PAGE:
I saw God today, in a place I wouldn’t have expected. It wasn’t a Church where most people go to connect with God, but rather a soup kitchen on the East Side of Buffalo.
Having gone on Kairos, a three-day retreat aimed at helping individuals work past hurts, obstacles and failures and realize their own successes and the loving people that surround them, I decided to go on a new retreat at Canisius College called the LT4 Retreat. LT4 or “Living the 4th” is a way of taking the Kairos experience, and living it everyday after that three-day retreat ends. The next day is the 4th day, when the real excitement begins. Taking the joy and love gained from that retreat and putting it into practice for God, others and even yourself.
Today’s retreat, a new chance of putting the LT4 motto to practice, included service at Saint Luke’s Mission of Mercy and prayer and reflection afterward at Harvest House. The day was full of beautiful encounters with God.
I could tell the day would be phenomenal when I stepped out of my house at an early 7 a.m. and could feel the calm in the air. A gentle breeze came and hugged me as I closed the door behind me, and looked out at the fields behind my house to see the sun just rising. As I drove to Canisius down Route 5 and over the Skyway, I looked out over Lake Erie, it was frozen over, but such a beautiful site to see – a calm white and blue body sitting so motionless with the sun now above clouds showering the frozen lake with bright yellow beams. It was a heavenly view and one that kept me so at peace. That is where I first saw God today.
But I would keep encountering Him. The next encounter was one I would never expect: at a soup kitchen.
I’ll be the first to admit that I’m not the most eager person when it comes to service. I like to be in my own sphere of comfort and help from afar. It’s very ignorant of me but yesterday changed that. The weird thing about this is that I have done service before and met incredible people and did something that left me feeling so fulfilled, yet I don’t get to engrain it into my schedule as much as I should. But today I was reminded of how real service, of being with people who face injustice can be so life fulfilling and transforming. I have never been to Saint Luke’s before, but I can see why this place is such a gem for the Buffalo community.
Two women who I was waiting on had recently lost their nephew who was shot and killed walking out of a store. They had asked the woman working the event if one of the volunteers could sing a song in his honor, and when she did, the two women broke down crying. In the moment I didn’t know what to do besides just give each of them a hug. There was this natural barrier between us, I, a volunteer, and they, two women seeking aid from a soup kitchen. But I felt that in that moment of a simple hug that wall came crashing down and with it two very different people, from two very different walks of life could share something in common.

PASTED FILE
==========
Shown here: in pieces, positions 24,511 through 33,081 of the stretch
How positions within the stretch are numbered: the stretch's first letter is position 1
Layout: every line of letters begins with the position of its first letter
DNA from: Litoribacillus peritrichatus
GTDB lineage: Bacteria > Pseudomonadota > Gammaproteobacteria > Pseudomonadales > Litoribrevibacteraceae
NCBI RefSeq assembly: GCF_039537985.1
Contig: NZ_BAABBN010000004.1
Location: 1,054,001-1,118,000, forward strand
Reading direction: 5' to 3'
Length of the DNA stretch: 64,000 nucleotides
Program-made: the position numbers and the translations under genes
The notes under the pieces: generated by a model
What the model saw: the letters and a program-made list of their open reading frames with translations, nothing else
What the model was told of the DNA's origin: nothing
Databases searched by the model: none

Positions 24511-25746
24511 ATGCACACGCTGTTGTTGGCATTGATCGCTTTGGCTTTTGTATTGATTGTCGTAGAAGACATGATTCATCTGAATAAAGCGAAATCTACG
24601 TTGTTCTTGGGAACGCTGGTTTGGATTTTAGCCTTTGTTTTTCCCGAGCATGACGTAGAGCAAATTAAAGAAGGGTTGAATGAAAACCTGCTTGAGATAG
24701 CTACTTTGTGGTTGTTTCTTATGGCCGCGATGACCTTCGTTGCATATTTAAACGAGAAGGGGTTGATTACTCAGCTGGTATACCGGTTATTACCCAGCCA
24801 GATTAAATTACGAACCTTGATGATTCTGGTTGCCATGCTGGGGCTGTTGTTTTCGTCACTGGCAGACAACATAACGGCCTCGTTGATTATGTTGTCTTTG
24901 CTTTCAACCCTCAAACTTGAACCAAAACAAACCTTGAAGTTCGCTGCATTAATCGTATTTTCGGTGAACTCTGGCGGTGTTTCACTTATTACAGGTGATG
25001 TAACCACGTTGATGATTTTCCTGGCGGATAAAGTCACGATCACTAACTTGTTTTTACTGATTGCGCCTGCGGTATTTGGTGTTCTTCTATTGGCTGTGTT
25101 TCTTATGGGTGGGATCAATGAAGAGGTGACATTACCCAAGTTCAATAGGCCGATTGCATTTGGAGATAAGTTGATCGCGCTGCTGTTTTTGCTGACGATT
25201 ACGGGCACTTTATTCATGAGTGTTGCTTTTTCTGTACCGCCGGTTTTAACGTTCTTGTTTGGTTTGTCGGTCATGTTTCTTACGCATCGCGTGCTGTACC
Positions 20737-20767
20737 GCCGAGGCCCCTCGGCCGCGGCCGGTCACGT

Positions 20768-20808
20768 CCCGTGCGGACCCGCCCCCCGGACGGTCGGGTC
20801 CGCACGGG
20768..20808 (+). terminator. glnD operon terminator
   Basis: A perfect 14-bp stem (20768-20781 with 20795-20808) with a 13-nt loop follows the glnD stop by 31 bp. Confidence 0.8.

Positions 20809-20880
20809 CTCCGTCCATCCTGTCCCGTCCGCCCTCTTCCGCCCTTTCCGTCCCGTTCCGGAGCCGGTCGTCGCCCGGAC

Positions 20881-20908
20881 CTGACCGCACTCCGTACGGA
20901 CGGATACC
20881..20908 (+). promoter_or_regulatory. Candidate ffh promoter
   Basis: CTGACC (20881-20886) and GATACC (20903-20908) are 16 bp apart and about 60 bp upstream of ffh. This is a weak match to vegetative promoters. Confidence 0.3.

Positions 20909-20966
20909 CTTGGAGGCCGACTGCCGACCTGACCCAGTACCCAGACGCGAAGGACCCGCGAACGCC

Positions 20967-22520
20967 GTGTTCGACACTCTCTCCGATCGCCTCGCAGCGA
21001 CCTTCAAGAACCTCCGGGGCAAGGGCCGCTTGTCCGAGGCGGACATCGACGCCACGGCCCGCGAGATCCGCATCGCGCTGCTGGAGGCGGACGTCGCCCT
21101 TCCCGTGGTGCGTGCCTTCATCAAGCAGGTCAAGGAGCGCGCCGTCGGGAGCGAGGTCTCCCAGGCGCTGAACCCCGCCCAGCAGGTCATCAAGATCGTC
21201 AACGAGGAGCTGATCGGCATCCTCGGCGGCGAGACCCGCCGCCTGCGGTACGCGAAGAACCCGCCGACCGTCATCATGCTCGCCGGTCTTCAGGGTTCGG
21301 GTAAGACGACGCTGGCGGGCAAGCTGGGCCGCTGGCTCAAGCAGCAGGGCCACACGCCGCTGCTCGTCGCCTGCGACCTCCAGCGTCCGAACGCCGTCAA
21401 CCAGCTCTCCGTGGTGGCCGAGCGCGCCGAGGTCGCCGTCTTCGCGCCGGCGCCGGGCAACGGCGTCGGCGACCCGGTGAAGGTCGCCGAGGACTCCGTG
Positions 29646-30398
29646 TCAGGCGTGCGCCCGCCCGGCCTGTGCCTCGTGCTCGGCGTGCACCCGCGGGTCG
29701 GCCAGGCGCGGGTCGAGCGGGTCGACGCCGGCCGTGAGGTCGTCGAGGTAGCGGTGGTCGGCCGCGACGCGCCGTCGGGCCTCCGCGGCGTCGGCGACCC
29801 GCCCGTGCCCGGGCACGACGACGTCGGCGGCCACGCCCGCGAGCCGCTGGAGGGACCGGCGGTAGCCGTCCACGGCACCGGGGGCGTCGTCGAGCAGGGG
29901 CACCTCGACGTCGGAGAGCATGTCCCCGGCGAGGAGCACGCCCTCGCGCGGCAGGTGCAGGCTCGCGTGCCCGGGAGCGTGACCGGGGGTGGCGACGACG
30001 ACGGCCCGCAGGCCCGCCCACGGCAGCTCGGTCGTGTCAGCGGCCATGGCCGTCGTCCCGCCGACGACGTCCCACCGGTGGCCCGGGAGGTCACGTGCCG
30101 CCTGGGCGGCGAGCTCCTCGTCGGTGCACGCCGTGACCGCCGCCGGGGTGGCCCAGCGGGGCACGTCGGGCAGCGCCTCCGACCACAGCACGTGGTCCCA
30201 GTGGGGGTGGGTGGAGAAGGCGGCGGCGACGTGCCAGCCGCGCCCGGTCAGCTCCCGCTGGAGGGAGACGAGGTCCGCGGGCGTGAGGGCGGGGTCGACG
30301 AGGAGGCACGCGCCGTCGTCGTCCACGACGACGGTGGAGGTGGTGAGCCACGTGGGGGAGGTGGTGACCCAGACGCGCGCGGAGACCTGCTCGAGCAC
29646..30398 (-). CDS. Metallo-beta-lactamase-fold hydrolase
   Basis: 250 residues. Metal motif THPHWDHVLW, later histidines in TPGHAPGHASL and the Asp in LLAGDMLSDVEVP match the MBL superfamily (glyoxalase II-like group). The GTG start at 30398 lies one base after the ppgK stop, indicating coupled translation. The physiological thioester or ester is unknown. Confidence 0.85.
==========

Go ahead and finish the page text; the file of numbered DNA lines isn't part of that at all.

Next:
That is when I saw God for the second time.
We looked into each other’s eyes, both women’s eyes bloodshot soaked with tears and I couldn’t help but feel like I was looking right into God’s eyes. It was because I was looking into His eyes.
He is in all of us, and I think we don’t quite realize that every day we encounter God, by every person we come across. He is in the poor women crying over their lost nephew. He is in the homeless man hoping to stay warm for a few hours with a few cups of coffee. He is in the mom clutching a ticket hoping she can win a toy for her toddler son. He is in the person who we shout at over the phone because our order was messed up. He is in the overwhelmed student who can’t seem to focus on his work. He is in the corporate CEO who has to downsize his company. He is in that ambitious worker, who just lost their job.
He is in the people we least expect, because we don’t expect God to be in others.
But after all, He made each of us right?
He made the people that we are angry with, the people we are ignorant to, the people we don’t understand, the people we judge, the people we ridicule, the people we hate. But he is also in the people we laugh with, the people who help us, the people we work with, dance with, sing with, he is in the people we love.
With the 150 people that filled Saint Luke’s looking for some warm food, some conversation and the chance to win a coat to wear, or a crock pot to cook dinner in, I saw God abundantly. My heart was so full by the people I met, the people who cried and broke down and for a minute allowed me in my very small way to try and comfort them. When we can all put our hearts on the line, to be vulnerable and to accept a hug from a stranger, God is never more present than that moment.
After praying and reflecting with fellow students on how we “Live the Fourth,” I have come to realize that whether its volunteering at a soup kitchen, holding the door for someone a few steps behind, doing a small favor for your overwhelmed coworker, or raising money and awareness for a cause close to your heart, there are so many ways to Live the Fourth.
The best part of all this is, is that even if you haven’t been on retreat and fully understand what Living the Fourth means, all you have to realize is that you need to take each day as an opportunity to see God is all things and in all people. You can give of yourself in little gestures or grand acts of kindness to help someone in need. But all the while you are helping yourself, too. You are connecting with God in a whole new way that you may never have thought possible. And in those moments you will know and feel how capable you are of seeing God, of changing this world and living life with a purpose.
Did you see God today?
I’ll give you a hint, he is everywhere you go. As long as you keep your heart open, you will feel his presence.